Sometimes the greatest moments happen purely by accident. Like in 1960, when Ella Fitzgerald recorded her live album, “Ella in Berlin,” in front of an audience at the Deutschlandhalle. In the middle of “Mack the Knife,” Ella somehow couldn’t remember the lyrics: “Oh, what's the next chorus, to this song, now. This is the one, now I don't know…” While the Paul Smith Quartet stoically kept playing, Ella improvised the rest of the lyrics with whatever came to mind, even adding a parody of Louis Armstrong’s unmistakable voice.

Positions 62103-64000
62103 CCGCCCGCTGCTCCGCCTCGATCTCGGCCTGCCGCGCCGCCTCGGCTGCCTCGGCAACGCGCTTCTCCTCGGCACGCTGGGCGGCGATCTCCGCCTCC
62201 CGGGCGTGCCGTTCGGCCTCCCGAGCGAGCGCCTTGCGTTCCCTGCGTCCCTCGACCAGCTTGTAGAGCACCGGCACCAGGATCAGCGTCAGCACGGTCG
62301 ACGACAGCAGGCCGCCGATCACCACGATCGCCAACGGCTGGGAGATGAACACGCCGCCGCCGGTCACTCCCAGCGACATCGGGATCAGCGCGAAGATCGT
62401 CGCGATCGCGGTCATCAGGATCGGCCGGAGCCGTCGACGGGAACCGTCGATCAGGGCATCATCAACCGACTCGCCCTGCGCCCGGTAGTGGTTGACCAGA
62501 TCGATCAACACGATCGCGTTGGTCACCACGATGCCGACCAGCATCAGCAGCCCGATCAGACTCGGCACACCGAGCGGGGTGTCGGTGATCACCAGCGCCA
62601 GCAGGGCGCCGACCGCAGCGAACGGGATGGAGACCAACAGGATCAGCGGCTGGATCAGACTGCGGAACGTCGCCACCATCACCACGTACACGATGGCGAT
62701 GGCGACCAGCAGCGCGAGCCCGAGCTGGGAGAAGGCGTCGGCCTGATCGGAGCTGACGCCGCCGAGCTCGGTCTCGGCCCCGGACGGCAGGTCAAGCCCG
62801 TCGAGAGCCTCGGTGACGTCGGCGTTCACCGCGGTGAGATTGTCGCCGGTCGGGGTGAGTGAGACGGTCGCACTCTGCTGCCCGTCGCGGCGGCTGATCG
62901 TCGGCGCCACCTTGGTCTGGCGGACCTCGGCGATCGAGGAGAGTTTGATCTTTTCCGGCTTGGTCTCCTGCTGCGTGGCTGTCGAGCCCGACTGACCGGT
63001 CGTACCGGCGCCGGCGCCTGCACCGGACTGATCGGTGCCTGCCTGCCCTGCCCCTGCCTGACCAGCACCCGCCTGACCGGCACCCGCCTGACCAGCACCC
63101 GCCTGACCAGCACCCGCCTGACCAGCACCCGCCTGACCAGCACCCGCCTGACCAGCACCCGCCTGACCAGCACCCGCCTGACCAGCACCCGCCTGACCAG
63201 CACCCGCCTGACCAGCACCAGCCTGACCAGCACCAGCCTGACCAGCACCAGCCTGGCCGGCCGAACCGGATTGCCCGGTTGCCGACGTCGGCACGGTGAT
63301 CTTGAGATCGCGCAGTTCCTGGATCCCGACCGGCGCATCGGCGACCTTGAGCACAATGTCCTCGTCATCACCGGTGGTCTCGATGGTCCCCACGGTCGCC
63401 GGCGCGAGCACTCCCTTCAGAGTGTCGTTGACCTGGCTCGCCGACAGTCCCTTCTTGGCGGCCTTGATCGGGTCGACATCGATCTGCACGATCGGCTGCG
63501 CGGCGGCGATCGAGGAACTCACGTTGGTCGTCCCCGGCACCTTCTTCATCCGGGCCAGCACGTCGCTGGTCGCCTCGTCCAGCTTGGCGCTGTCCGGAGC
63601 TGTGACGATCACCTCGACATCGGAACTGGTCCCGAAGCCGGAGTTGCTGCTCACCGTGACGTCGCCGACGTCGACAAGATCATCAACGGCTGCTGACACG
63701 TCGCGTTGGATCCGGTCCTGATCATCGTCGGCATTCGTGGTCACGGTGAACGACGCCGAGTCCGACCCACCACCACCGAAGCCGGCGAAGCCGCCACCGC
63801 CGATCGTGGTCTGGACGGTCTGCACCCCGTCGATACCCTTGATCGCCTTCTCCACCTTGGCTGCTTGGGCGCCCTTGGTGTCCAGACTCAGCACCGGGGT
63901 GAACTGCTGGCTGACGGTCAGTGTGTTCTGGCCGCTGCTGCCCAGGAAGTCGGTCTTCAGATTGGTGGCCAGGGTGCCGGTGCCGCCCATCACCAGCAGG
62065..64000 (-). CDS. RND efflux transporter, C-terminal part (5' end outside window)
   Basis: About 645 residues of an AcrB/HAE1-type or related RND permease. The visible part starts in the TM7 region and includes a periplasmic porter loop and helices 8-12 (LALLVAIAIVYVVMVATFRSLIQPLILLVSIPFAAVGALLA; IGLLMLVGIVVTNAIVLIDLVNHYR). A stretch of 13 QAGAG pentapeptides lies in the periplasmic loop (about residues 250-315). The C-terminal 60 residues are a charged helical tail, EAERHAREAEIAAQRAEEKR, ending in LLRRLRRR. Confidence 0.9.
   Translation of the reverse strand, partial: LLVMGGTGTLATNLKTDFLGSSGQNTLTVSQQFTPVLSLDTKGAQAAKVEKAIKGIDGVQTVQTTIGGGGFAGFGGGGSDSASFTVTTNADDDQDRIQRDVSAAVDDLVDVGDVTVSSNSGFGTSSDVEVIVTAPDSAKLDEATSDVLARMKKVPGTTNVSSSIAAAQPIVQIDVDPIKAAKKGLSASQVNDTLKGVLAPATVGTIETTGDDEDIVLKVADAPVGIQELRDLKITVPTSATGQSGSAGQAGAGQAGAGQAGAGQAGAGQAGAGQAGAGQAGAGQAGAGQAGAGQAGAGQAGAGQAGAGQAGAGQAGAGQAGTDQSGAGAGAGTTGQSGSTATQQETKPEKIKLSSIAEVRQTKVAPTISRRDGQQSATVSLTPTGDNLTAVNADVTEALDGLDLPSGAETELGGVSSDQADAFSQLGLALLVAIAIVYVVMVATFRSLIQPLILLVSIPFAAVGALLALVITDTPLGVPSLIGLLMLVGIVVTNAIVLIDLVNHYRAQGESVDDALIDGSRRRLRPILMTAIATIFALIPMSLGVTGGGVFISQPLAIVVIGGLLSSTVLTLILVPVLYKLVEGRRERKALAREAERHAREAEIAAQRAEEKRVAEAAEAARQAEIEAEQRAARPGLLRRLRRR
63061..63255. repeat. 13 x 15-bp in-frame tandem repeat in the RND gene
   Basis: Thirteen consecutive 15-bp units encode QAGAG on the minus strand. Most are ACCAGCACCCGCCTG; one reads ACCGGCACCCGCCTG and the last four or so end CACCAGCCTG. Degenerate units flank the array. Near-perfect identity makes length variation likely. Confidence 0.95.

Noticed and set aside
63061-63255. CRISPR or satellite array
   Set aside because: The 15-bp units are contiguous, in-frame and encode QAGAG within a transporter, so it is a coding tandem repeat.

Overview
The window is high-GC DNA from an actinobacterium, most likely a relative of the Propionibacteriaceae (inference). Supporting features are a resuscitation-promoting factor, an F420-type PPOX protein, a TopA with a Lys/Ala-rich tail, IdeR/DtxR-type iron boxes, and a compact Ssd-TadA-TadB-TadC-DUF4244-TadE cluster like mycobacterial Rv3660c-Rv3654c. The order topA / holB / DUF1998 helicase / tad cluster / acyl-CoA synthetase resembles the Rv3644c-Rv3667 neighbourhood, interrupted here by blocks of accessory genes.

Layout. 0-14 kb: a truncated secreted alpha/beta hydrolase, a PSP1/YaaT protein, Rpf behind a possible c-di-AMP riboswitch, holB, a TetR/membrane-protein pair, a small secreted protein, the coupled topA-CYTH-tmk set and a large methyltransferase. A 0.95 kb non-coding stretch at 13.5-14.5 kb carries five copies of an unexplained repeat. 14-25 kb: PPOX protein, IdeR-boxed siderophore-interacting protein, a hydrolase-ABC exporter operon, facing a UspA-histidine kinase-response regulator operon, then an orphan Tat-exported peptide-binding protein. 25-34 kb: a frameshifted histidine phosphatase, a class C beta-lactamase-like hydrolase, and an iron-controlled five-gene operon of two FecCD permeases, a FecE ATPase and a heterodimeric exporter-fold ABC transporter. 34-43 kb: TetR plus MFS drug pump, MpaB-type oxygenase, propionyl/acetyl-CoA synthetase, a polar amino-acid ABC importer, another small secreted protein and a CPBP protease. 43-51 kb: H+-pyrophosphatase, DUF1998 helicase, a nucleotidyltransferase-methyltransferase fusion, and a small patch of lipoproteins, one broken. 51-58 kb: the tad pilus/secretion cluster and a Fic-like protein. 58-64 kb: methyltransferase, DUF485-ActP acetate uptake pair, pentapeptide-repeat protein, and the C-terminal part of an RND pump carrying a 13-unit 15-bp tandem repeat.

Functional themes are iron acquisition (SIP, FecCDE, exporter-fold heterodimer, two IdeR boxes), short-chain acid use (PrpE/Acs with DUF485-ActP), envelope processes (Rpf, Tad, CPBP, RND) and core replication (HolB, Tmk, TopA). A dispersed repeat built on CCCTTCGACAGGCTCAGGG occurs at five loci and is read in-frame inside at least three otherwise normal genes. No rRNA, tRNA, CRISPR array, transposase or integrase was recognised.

To the delight of the cheering audience, she turned the next song, “How High the Moon,” into eight minutes of improvised scat singing. But no, this wasn’t just singing. Her voice became another instrument, playing a breathtaking solo that showcased the ultimate range of sounds singable by a human voice: Cawing, croaking, trolling, buzzing, screaming and whispering – from gentle to strong, from high to low. And all those lucky enough to be there that night became part of one of the greatest jam sessions of all time.